SQL201–The OUTPUT Clause

Starting with SQL 2005 SQL introduced a new clause for your INSERT, UPDATE, DELETE, and MERGE statements…the OUTPUT clause.  If you’re not using it yet, it might be because you’re not sure what you could use it for.  Let’s go through a scenario where the OUTPUT clause could save you from doing a RBAR (Row By Agonizing Row) operation.

INSERT a record and retrieve the IDENTITY created

I’m going to insert a record into AdventureWorks.Sales.SalesOrderDetail, and return the SalesOrderDetailID created by the INSERT.

   1: INSERT INTO Sales.SalesOrderDetail

   2: (

   3:       SalesOrderID, OrderQty, ProductID, SpecialOfferID, UnitPrice, UnitPriceDiscount

   4:     , rowguid, ModifiedDate

   5: )

   6: SELECT TOP 1

   7:       43659 AS SalesOrderID, OrderQty, ProductID, SpecialOfferID, UnitPrice, UnitPriceDiscount

   8:     , NEWID() AS rowguid, GETDATE() AS ModifiedDate

   9: FROM Sales.SalesOrderDetail

  10: WHERE

  11:       SalesOrderID = 43660;

  12:  

  13: SELECT SCOPE_IDENTITY() AS CreatedIdentity;

  14:  

Simple enough right?  

What if I wanted to INSERT more than one record?

Well, if you only had access to SCOPE_IDENTITY() then you’d have to run row by row, inserting one at a time, and selecting the identities created.  If you’re doing one or two records that might be fine.  But as SQL developers you have to think in sets of thousands.

Considering INSERT statements with thousands of rows, you need to learn how the OUTPUT clause could show you all the identities created.  Let’s use OUTPUT now.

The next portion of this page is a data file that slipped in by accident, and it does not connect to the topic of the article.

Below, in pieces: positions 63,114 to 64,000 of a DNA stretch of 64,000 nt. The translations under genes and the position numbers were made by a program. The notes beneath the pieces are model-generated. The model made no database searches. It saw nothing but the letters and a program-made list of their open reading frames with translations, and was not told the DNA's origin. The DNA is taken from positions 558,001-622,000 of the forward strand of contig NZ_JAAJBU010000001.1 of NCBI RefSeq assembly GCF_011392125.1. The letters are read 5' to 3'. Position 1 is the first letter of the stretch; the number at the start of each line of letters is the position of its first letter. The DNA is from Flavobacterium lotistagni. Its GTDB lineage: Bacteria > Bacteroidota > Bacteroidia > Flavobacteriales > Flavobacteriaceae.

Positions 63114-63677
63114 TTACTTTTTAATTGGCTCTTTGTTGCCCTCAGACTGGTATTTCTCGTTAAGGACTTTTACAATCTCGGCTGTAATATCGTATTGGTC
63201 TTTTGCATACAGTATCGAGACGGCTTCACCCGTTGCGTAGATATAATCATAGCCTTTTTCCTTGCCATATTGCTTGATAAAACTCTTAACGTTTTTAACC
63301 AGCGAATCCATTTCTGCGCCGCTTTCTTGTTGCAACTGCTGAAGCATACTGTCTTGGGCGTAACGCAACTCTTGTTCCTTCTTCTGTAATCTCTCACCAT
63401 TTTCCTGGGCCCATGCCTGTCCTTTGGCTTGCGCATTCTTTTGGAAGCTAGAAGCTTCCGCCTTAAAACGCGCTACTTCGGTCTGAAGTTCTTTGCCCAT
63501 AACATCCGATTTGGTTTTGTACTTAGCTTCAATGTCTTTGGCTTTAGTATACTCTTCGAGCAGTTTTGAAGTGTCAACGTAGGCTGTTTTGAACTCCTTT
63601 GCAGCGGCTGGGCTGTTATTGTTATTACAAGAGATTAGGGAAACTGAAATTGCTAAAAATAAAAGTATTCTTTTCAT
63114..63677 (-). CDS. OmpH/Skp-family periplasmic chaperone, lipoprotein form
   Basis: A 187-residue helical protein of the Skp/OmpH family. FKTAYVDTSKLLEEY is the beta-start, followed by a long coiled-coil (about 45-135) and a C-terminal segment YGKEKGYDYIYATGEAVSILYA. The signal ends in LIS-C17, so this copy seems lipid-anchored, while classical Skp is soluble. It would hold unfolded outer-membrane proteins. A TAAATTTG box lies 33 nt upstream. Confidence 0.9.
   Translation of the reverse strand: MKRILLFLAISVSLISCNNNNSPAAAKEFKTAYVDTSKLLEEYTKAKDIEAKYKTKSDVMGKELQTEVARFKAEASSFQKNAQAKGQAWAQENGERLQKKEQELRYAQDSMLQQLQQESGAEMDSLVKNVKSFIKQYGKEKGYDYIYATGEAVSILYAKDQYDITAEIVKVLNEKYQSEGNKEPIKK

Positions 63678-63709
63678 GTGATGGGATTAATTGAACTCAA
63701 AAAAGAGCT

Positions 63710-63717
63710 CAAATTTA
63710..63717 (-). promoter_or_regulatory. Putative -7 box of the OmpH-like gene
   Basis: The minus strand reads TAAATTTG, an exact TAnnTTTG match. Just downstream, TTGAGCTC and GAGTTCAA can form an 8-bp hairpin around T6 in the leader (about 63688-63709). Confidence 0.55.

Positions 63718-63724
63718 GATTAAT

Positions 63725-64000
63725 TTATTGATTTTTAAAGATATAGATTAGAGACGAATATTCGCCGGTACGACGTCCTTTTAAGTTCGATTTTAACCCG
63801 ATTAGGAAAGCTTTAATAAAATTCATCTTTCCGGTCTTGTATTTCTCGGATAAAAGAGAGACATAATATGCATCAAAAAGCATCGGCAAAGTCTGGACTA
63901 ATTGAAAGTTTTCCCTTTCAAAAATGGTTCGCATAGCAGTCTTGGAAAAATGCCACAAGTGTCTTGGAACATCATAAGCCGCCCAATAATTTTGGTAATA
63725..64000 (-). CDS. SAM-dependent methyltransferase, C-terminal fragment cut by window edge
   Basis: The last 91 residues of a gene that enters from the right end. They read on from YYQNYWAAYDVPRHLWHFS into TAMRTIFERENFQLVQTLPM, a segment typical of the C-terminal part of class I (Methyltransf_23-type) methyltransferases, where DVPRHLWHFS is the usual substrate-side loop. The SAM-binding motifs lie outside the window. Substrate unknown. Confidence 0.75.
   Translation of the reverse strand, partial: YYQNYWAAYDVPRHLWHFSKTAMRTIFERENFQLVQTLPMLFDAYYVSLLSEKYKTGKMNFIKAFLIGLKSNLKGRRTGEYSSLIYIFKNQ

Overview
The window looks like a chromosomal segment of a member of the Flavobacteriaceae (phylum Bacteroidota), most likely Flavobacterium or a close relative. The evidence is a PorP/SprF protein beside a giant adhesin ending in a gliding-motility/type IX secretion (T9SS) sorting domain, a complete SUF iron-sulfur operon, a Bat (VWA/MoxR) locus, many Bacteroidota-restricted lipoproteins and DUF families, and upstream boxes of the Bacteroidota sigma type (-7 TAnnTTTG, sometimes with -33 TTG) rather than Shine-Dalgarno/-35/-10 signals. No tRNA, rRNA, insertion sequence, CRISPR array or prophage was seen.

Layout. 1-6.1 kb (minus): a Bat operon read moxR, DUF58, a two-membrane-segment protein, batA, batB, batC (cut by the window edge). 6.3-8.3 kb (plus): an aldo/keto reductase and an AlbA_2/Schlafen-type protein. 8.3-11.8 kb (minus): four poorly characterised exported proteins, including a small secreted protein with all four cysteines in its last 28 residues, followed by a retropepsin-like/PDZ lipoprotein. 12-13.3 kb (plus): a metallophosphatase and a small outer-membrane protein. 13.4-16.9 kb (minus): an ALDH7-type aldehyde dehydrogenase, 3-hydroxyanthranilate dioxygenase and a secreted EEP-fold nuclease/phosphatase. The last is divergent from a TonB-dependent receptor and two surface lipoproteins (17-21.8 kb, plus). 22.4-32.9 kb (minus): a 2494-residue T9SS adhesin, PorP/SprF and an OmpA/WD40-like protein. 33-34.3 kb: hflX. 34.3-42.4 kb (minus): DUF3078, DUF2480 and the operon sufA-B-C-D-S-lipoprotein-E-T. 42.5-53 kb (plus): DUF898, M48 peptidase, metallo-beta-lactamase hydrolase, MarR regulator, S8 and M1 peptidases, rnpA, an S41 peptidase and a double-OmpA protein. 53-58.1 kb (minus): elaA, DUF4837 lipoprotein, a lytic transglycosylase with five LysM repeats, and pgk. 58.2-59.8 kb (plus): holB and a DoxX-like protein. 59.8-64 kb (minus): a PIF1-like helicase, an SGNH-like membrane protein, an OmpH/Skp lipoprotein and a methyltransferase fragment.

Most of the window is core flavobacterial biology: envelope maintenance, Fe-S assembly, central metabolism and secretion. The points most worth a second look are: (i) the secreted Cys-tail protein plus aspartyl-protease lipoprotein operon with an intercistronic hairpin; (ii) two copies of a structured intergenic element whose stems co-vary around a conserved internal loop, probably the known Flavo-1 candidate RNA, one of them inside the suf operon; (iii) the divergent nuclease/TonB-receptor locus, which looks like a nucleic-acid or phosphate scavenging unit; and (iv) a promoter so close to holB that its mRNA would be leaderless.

1: SELECT

   2: COUNT(*)

   3: FROM Sales.SalesOrderDetail

   4: WHERE

   5:       SalesOrderID = 43660

   6: --2 rows    

   7:  

We’re going to insert two rows into Sales.SalesOrder Detail.

   1: INSERT INTO sales.salesorderdetail

   2: (

   3:       SalesOrderID, OrderQty, ProductID, SpecialOfferID, UnitPrice, UnitPriceDiscount

   4:     , rowguid, ModifiedDate

   5: )

   6: OUTPUT

   7:       inserted.SalesOrderDetailID

   8: SELECT

   9:       43659 as SalesOrderID, OrderQty, ProductID, SpecialOfferID, UnitPrice, UnitPriceDiscount

  10: , NEWID() as rowguid, GETDATE() as ModifiedDate

  11: FROM Sales.SalesOrderDetail

  12: WHERE

  13:       SalesOrderID = 43660;

The syntax for OUTPUT is pretty simple, you just add the clause between the INSERT INTO and the SELECT or VALUES clause.  Then when you run it you get the identities inserted, right?

Msg 334, Level 16, State 1, Line 1
The target table 'sales.salesorderdetail' of the DML statement cannot have any enabled triggers if the statement contains an OUTPUT clause without INTO clause.

Close… But no cigar.  This is the one catch with the OUTPUT clause.  It’s not an option if your table already has a trigger.  You could get away with an OUTPUT INTO clause, we’ll cover that option later.  For now, I’ll just remind you you can DISABLE a TRIGGER.

   1: DISABLE TRIGGER iduSalesOrderDetail ON sales.salesorderdetail 

   2: GO 

   3: INSERT INTO sales.salesorderdetail 

   4: (